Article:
Using Web Surveys for Psychology Experiments: A Case Study in New Media Technology for Research

Using Web Surveys for Psychology Experiments: A Case Study in New Media Technology for Research

Blaine F. Peden (University of Wisconsin, USA) and Andrew M. Tiry (University of Wisconsin, USA)
DOI: 10.4018/978-1-4666-6433-3.ch039
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This chapter provides readers with a practical guide about how to use commercial Web survey systems for Internet research. The authors frame their approach in terms of stages in the online research process: (1) ideation, (2) implementation, (3) distribution, (4) collection, (5) analysis, (6) dissemination, and (7) retention. Although they focus on implementing psychology experiments, many of their guidelines also apply to survey research. The authors draw parallels between applied (i.e., therapeutic intervention) and basic online research. One conclusion is that there are many methodological, ethical, and technological issues associated with each stage in the online research process. A second conclusion is that their approach benefits both researchers and participants. Future online researchers should modify the analysis and guidelines in light of the contemporary literature.
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Introduction And Background

Behavioral researchers have long used new media to do research. Mainframe computers abetted the cognitive revolution in psychology. Personal computers and the Internet created new opportunities for behavioral and social research. Acquiring one or two personal computers allowed psychologists to establish or refurbish small laboratories and engage graduate students and even undergraduates as researchers in the 1980s. In the 1990s, psychologists began to conduct Internet surveys and experiments. Now psychologists and other social scientists deploy new media to access a global audience. In August 2012, Psychological Research on the Net (United States of America) listed over 300 studies and Online Psychology Research (United Kingdom) listed almost 300 studies. The remainder of the introduction and background describes different kinds of online research and online researchers.

Skitka and Sargis (2006) distinguished three kinds of online research in their content analysis of articles in American Psychological Association (APA) journals. Translational research constituted about 60% of the studies. Translational methods implement Web version of experiments developed offline and thereby allow researchers to conduct a study online and offline at the same time. Phenomenological research investigates topics such as attitudes, behaviors, and cognitions uniquely associated with the Internet and online interactions. For example, interactions online are more likely to be anonymous than other social interactions. Skitka and Sargis used the term novel studies to describe the third and least common approach (e.g., only about 5%). As an example, they discussed a study testing hypotheses about musical preferences by examining the music libraries accessible through Websites for sharing and downloading music. In practice, researchers perform translational, phenomenological, and novel research by conducting Internet surveys and Web experiments.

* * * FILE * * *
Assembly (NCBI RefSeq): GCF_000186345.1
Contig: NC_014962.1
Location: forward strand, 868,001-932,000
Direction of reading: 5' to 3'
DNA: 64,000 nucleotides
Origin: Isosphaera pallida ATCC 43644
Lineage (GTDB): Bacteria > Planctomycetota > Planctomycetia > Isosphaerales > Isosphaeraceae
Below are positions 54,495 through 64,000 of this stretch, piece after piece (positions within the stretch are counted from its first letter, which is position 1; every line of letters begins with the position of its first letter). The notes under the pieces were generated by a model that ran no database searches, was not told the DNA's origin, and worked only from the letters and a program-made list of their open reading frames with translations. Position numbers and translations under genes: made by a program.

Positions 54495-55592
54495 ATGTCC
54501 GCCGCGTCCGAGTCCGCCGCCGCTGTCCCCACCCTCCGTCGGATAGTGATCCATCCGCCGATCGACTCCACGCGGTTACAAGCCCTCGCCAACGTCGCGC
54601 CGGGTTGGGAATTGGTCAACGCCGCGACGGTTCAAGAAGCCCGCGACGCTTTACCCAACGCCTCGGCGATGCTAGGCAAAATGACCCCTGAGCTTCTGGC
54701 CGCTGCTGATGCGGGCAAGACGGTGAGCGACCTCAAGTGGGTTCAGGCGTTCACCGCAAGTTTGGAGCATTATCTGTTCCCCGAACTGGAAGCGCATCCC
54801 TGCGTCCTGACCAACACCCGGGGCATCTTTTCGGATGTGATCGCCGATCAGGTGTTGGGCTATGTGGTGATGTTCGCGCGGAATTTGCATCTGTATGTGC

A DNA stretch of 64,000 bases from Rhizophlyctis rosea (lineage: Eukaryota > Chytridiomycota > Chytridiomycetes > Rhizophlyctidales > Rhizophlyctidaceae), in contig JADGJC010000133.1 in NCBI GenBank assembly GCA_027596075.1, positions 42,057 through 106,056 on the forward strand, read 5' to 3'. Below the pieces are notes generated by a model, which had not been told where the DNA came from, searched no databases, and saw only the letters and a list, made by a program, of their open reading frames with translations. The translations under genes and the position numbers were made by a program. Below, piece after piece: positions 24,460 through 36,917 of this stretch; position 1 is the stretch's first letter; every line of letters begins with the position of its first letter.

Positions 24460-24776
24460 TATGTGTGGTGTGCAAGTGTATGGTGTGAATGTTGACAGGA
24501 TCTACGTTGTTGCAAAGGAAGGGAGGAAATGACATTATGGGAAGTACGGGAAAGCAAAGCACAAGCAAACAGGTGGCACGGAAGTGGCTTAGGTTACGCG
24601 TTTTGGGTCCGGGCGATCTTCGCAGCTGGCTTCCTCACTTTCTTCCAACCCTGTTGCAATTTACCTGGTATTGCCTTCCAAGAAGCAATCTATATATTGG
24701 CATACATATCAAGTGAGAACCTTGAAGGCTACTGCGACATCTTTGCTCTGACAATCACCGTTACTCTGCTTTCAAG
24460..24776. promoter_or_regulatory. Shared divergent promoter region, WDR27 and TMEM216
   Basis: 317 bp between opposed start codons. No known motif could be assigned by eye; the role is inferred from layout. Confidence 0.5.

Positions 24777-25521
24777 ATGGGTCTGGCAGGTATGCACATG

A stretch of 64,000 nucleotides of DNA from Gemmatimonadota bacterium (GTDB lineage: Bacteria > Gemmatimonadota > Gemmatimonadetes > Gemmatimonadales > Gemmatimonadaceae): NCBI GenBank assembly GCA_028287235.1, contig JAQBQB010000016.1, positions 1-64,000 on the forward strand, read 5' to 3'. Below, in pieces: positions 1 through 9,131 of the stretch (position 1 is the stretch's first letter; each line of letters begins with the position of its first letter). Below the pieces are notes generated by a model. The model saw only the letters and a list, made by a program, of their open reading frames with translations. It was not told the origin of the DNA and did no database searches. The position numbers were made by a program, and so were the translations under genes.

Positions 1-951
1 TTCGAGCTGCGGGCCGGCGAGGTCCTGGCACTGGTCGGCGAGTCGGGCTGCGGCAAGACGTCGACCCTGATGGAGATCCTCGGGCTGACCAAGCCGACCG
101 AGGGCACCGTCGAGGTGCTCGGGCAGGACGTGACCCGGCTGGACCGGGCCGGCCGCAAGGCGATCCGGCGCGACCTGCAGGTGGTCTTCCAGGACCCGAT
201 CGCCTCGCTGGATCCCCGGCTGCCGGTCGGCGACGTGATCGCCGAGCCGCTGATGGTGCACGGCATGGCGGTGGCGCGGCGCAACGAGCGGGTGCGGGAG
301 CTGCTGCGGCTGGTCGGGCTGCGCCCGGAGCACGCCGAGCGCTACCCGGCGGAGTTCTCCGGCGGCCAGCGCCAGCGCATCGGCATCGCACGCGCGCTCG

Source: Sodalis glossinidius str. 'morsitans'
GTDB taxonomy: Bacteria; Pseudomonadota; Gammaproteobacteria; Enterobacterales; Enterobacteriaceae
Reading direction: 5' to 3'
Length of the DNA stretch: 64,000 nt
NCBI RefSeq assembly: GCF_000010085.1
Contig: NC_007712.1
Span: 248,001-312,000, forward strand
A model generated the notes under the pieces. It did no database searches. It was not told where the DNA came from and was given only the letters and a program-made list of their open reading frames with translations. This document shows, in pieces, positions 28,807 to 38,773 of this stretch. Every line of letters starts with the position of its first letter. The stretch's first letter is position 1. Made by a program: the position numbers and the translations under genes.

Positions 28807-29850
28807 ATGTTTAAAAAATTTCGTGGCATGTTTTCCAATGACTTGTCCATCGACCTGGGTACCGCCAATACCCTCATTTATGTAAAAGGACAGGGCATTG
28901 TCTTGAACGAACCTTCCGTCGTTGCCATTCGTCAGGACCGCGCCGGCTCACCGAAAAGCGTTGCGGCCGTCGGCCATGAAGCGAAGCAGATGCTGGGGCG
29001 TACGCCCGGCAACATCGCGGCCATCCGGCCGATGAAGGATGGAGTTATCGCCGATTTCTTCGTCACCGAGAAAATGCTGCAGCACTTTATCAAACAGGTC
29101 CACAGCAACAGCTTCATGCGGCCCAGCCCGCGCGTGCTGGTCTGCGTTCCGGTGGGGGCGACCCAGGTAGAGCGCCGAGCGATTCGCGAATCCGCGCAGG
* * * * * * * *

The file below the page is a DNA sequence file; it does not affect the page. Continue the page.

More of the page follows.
Several kinds of evidence indicate that behavioral scientists administer surveys online more often than they conduct Web experiments. First, Buchanan and Hvizdak (2009) indicate that institutional review boards (IRBs are the American equivalent to Ethics Committees in the European Union) receive more applications for Internet surveys than online experiments. Second, informally perusing either Psychological Research on the Net or Online Psychology Research reveals surveys far outnumber the experiments. Third, there are articles about doing Web surveys in a steadily growing number of disciplines. A fourth and final indication of the popularity of online surveys is the number of commercial software systems for creating and hosting them. Allen and Roberts (2010) labeled the use of Web surveys tools for Internet surveys and experiments as outsourcing. Allen and Roberts argue that outsourcing facilitates online research by novices, but also creates its own methodological, ethical, and technological concerns (see also Buchanan & Hvizdak, 2010).

New media technology allows both experts and novices to conduct social and behavioral research online. The initial online researchers programed their own Websites for surveys and experiments. These early adopters produced a large literature offering practical and technical advice for other expert online researchers (e.g., Birnbaum, 2000, 2001; Gosling & Johnson, 2010). Recently, Birnbaum (2010) summarized the requisite Web-research tools and skills of experts such as hypertext markup language, Web forms, server-side programming, and client-side programming. Contemporary online researchers now include clinicians pursuing therapeutic interventions for people with behavioral and psychological problems. For example, Neville, O’Hara, and Milat (2009) examined applied research combining private and public Websites, online discussion boards, emails, and online diaries to help participants lose weight.

In contrast to experts, novices do online research part-time rather than full-time. Examples of novices include professors balancing teaching and research, graduate students doing a thesis, and undergraduates conducting their first research studies. Members of the novice group gravitate toward the use of Web survey tools for two reasons. Novices tend to conduct online surveys more frequently than online experiments and have little inclination to master the expert online research literature and skills.

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